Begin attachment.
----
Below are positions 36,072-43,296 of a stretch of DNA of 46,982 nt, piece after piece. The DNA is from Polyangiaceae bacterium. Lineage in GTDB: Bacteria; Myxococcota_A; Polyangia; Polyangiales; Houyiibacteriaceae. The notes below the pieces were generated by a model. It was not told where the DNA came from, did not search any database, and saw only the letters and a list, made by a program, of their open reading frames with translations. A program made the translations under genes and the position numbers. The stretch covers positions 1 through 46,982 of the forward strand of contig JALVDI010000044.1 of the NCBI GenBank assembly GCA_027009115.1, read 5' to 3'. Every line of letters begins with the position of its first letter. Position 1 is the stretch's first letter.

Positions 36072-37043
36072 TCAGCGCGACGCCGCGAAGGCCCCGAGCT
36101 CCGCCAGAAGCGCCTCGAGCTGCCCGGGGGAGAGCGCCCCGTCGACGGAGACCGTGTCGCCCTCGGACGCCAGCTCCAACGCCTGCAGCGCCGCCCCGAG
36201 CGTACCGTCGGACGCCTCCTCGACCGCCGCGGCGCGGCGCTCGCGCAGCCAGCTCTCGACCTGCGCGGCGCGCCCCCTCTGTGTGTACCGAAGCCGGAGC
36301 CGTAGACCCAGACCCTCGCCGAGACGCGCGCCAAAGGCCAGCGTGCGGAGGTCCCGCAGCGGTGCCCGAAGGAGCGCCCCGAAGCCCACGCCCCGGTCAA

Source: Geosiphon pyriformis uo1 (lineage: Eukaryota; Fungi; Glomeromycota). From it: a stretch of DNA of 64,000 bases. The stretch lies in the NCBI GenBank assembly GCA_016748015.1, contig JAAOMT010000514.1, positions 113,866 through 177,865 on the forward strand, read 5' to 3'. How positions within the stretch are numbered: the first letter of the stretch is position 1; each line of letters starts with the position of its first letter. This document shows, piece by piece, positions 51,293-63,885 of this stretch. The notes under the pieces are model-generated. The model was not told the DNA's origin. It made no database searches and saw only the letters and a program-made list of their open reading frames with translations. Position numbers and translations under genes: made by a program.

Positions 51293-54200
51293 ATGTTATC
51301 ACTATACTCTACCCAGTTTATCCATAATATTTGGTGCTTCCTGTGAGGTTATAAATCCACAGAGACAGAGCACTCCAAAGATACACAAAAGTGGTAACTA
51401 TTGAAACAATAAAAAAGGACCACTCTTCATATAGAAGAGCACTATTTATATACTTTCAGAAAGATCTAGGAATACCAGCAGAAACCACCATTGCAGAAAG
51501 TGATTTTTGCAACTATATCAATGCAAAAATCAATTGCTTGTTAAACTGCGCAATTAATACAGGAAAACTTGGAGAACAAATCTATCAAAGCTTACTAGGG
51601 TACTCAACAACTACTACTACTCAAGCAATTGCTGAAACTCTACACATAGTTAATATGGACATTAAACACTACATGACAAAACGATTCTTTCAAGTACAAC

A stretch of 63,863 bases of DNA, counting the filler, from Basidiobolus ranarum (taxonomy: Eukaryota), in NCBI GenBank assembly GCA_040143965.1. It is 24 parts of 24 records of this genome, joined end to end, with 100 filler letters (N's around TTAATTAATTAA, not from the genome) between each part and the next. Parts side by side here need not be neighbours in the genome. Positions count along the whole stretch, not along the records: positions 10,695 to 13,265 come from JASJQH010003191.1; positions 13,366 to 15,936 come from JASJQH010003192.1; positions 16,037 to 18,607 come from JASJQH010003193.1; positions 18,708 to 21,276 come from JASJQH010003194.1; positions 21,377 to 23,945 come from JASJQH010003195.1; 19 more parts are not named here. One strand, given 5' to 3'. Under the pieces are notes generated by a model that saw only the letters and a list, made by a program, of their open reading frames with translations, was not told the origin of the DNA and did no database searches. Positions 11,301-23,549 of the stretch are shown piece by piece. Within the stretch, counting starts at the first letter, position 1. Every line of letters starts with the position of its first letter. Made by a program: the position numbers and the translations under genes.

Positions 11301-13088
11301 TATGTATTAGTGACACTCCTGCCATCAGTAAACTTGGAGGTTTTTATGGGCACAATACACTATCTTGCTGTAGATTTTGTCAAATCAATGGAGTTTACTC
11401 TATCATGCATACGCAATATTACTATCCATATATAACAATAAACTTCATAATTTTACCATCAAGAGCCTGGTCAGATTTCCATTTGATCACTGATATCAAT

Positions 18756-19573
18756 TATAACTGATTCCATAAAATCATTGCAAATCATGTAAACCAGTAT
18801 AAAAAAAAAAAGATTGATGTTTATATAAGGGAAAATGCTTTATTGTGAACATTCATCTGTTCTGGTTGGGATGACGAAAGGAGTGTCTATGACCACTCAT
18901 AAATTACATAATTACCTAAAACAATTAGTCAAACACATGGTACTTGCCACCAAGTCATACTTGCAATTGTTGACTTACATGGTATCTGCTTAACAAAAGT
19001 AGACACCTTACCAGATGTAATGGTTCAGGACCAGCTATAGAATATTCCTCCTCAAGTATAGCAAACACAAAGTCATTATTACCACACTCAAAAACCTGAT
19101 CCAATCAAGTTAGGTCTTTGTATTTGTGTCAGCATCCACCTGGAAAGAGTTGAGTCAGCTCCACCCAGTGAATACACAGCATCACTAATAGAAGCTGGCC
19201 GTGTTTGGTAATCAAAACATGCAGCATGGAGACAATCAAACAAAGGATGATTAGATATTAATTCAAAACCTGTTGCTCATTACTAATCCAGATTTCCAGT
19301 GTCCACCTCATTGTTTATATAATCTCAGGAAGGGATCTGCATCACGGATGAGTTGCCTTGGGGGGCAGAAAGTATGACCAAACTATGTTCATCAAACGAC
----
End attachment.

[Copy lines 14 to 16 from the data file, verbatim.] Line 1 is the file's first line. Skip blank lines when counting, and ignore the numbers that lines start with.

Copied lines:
A stretch of 63,863 bases of DNA, counting the filler, from Basidiobolus ranarum (taxonomy: Eukaryota), in NCBI GenBank assembly GCA_040143965.1. It is 24 parts of 24 records of this genome, joined end to end, with 100 filler letters (N's around TTAATTAATTAA, not from the genome) between each part and the next. Parts side by side here need not be neighbours in the genome. Positions count along the whole stretch, not along the records: positions 10,695 to 13,265 come from JASJQH010003191.1; positions 13,366 to 15,936 come from JASJQH010003192.1; positions 16,037 to 18,607 come from JASJQH010003193.1; positions 18,708 to 21,276 come from JASJQH010003194.1; positions 21,377 to 23,945 come from JASJQH010003195.1; 19 more parts are not named here. One strand, given 5' to 3'. Under the pieces are notes generated by a model that saw only the letters and a list, made by a program, of their open reading frames with translations, was not told the origin of the DNA and did no database searches. Positions 11,301-23,549 of the stretch are shown piece by piece. Within the stretch, counting starts at the first letter, position 1. Every line of letters starts with the position of its first letter. Made by a program: the position numbers and the translations under genes.

Positions 11301-13088
11301 TATGTATTAGTGACACTCCTGCCATCAGTAAACTTGGAGGTTTTTATGGGCACAATACACTATCTTGCTGTAGATTTTGTCAAATCAATGGAGTTTACTC